Then again, the shifting methodology of development does not require, or allow for the up-front design to happen; this is ironic as usability and information architecture don’t live in isolation. This is to say, wireframes may reflect interaction per se, but in a lot of cases may be a coding member or visual designer or information architect will want to place a call to action in a particular place; and although doing so may have a better effect, being in a dogmatic state where wireframes decide everything, we simply let it be because wireframes have been already tested. Another reason wireframes should go is they’re rarely effective for stakeholders, and if our stakeholders are interested in the visual design we should be focusing on that.
It is also getting faster and faster to prototype pixel-perfect solutions, with no need for an intermediate stage where one needs to do the wireframing and then give it to the visual designer. We now have products like Figma, which are so pixel perfect that the prototypes can simply be handed over to the development team and they can just use it in the life code. That is another reason why wireframes should die. Wireframes are also not documentation. Documentation is much too important to leave to wireframes.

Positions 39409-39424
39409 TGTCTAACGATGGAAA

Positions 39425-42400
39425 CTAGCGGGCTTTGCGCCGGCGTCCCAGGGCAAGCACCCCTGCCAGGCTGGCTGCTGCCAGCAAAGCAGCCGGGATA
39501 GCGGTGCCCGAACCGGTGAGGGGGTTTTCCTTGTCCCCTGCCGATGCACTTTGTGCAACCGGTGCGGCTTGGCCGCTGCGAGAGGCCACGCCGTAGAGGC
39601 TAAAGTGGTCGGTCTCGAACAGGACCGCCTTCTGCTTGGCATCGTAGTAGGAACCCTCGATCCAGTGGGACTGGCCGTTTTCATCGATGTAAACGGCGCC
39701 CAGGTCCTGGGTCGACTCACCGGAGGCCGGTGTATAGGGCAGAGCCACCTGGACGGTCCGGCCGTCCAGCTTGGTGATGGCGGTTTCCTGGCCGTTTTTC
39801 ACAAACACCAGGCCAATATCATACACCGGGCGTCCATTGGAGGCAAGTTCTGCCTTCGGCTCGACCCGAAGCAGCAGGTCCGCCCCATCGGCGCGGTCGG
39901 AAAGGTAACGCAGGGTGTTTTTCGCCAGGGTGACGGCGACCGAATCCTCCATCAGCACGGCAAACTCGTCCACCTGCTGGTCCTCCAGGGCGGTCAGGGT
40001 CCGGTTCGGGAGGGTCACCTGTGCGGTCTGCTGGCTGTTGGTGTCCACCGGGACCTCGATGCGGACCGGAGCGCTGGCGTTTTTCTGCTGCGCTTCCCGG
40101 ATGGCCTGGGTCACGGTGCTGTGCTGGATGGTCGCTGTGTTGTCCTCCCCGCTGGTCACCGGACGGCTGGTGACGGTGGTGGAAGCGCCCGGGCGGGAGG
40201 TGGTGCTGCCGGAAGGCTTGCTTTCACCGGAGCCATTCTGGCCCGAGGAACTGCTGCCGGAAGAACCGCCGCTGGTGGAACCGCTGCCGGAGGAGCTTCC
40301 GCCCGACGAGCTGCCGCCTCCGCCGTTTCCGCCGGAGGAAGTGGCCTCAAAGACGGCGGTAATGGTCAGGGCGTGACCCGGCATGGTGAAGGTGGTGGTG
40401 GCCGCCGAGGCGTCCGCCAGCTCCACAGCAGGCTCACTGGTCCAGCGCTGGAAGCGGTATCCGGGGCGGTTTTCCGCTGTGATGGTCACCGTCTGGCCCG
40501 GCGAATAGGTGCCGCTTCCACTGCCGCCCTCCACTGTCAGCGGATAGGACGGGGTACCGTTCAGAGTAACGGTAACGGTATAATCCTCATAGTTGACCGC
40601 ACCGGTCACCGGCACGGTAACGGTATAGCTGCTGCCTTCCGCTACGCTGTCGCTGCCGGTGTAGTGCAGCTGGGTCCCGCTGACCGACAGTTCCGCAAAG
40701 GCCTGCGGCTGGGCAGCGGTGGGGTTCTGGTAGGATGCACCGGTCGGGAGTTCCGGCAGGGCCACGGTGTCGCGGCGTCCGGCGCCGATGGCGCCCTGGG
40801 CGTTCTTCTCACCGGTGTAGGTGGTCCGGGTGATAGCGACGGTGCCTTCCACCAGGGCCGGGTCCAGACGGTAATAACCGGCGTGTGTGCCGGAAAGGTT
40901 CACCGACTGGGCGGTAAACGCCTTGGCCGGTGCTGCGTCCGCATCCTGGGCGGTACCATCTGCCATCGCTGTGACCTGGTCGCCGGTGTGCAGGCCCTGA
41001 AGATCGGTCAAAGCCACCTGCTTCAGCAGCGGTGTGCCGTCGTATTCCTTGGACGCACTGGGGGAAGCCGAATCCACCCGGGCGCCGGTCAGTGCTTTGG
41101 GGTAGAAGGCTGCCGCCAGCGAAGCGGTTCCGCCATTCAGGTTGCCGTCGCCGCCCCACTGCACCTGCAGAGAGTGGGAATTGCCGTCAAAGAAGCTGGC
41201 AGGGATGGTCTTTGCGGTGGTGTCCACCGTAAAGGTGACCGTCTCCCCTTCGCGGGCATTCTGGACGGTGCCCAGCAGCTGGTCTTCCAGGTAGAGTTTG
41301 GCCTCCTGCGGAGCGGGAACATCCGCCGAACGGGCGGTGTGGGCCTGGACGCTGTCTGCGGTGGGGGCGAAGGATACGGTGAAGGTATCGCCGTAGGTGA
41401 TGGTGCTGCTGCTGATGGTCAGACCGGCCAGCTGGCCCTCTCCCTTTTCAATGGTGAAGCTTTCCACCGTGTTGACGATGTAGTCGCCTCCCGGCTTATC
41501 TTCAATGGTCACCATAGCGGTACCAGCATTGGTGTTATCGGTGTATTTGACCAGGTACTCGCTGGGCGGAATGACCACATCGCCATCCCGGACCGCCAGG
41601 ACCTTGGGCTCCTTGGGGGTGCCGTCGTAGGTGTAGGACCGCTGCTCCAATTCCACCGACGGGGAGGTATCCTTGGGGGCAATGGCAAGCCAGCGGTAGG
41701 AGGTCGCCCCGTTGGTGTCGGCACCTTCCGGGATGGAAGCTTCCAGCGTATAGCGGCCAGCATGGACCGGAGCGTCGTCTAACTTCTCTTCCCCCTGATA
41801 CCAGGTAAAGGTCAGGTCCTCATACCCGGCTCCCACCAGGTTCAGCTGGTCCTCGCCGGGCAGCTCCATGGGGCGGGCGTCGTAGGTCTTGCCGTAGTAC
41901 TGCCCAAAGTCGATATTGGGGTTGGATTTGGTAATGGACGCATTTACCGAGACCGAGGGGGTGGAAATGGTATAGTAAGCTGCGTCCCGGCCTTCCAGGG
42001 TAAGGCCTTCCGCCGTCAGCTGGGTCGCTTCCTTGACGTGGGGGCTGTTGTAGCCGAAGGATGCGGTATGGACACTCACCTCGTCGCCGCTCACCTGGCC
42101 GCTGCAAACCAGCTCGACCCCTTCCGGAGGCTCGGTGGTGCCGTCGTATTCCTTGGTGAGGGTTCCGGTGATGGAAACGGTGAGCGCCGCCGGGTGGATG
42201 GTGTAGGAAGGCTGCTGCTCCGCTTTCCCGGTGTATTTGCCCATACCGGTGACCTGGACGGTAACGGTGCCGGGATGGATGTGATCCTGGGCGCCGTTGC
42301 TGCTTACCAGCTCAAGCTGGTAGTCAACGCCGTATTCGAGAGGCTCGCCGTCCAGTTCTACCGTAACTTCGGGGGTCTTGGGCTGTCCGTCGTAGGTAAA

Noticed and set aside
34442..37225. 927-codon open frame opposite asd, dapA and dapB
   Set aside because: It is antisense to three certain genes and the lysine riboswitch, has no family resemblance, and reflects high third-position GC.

Is lean UX the future?
So, what do we do next? If wireframes are dying, then lean UX to be the future. Now, this is not a new idea. Lean UX has been in use since 2011 at the least, and we have been using it in our company as well. The problem with lean UX is that it is quite hard to do as compared to wireframes. Lean UX requires you to sit with your development team and UX team together and have them come up with outcome-based solutions. Instead of putting in a list of features, this uses a manner similar to AGILE development, where the entire team sits together, solves problems and decides on outcomes. It doesn’t matter if the right answer comes from a UX designer or the development team. User experience is everybody’s responsibility. We may use lean UX, but lean UX is not something that you’re able to push on all our projects, because it not a simple thing to implement. Just like AGILE, it needs a very different kind of mindset from not just the developers, but the designers, managers, the organization and also our clients. The clients no longer have to wait for fifteen days or two weeks to give us their feedback.
Unfortunately, this is not a sprint but a marathon that we’re trying to run. There is no judgment here, but after the Cambridge Analytica incident a lot of thinking is going on about exactly what we are trying to do these days as designers. A lot of you know that less is more but from my perspective and with a design angle, what we’ve been trying to achieve more and more engagement, trying to collect more data, trying to ping the user more often, and so on and so forth.
But this is maybe having a negative effect too, such as when you see Facebook setting up billboards stating that they are not bad people, or that they’re doing good for the rest of humanity. As it has been said, we should take a hard left, and look not just at what we’re delivering to our clients or each other, but at the larger systems in which our products are going to work and how they are going to affect society at large. We began with a business-centric approach and then we came to a user-centric approach, but we believe now is the time to work with a society centric approach.